From Japan to New Ulm

by Chevy Impola

I’ve always been a fan of Japanese beer, but they do some strange things. Dry beer? What does that mean? Marketing gimmick, I’ve always assumed.

When I saw Kirin Ichiban advertising “First Press Beer, 100% Malt” I got sucked in.   
“Kirin Ichiban uses only the most flavorful portions of the finest ingredients.”

Hmm. What does that mean, and how do they do that?

I’m puzzled enough to purchase a six-pack.  

It’s a perfectly good lager. But what does all this “first press” stuff mean?

I know what it means for olive oil, but for beer it’s meaningless. But it sucked me in.
So I went to the Kirin USA website, where they say: “1990 saw the launch of Kirin Ichiban Shibori, a unique brew made exclusively from the first press of the wort.

Today, Kirin Ichiban is brewed by partners all over the world. As the world’s only first press beer, Kirin Ichiban is the true embodiment of beer at its purest.”

The company compares the process of extracting “only the purest, most flavorful portion” of the mash to using a French press for coffee. The resulting lager “is a distinctively crisp, smooth and full-bodied flavor from start to finish.”

Well, I can’t argue with that. If I’m reading the information correctly, Kirin Ichiban is contract brewed by other breweries. The website USA website mentions Anheuser-Busch, so that must be Kirin’s American brewing partner.

I still don’t quite get the concept of “first press” beer, but forgetting that for a moment, this is a fine lager in the Japanese style, which is often the German style.

Let’s move on  to something more easily understood, a big oily 10.1 percent imperial oatmeal stout called Magic Formula for Peace, a collaboration between Mikerphone Brewing, Modist Brewing and Surly Brewing.

What a treat this impressively big, bold stout is. It’s brewed with espresso, oat milk and “sweet orange peel.” The espresso, sure, that’s evident in the taste, but the “sweet orange peel” and oat milk is submerged in the mix. But I didn’t miss them.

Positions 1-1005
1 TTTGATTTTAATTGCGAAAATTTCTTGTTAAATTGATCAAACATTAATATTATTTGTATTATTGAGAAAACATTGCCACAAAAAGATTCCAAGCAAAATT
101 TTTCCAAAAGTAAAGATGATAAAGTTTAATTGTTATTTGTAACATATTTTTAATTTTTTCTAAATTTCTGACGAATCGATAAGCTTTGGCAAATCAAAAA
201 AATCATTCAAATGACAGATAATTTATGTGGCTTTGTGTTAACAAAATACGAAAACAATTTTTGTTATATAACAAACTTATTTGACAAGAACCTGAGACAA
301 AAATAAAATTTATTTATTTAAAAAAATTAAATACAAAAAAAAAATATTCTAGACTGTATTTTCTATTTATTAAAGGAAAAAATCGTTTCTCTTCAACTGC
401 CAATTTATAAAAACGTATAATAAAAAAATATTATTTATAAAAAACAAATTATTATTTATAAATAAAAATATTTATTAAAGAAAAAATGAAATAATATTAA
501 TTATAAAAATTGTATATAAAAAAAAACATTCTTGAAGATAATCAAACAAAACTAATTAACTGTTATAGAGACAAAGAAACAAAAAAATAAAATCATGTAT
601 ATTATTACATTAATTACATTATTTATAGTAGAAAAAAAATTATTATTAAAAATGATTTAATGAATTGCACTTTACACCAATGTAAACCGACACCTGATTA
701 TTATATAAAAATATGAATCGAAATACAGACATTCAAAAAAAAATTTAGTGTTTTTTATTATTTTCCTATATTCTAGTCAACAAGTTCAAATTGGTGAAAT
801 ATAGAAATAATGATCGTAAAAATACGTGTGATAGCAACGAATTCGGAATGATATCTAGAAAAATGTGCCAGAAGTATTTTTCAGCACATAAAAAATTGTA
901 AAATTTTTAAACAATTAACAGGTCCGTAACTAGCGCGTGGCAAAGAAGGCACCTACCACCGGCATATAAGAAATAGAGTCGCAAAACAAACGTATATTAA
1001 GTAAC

This big bruiser is completely satisfying, tasting like the darkest night of the year.

I forgot I had a can of it in my backpack to give to a friend. When I reached into said backpack for a soda while driving, I grabbed a can of this beer instead, and without looking opened it, brought it to my mouth and them smelled its intoxicating aroma. I tried to prop up the opened car on the car floor, but it tipped and soaked the carpet. What a maroon!  

And, finally, on a sunny but chilly day I felt the siren call of hefe weizen. First I picked up a four-pack  from a famous old Munich brewery and immediately looked forward to cracking open a deiicious hefe weizen from this venerable brewery.  

And then I saw a sixer from another venerable brewery, but a closer one – Schell’s of New Ulm, Minn. Good choice!

Schell’s Hefe Weizen is a delicious Bavarian-style wheat beer that pushes all the right flavor buttons – tasty, tangy, banana-y and spicy with a clove-like flavor.   

The Schell’s website says they first introduced hefe weizen in 1984, making it the first beer of that style released in this country since before Prohibition. That’s impressive.
More importantly, this beer is absolutely delicious and, if you are a fan of hefe weizen (I know not everyone is), this is highly recommended.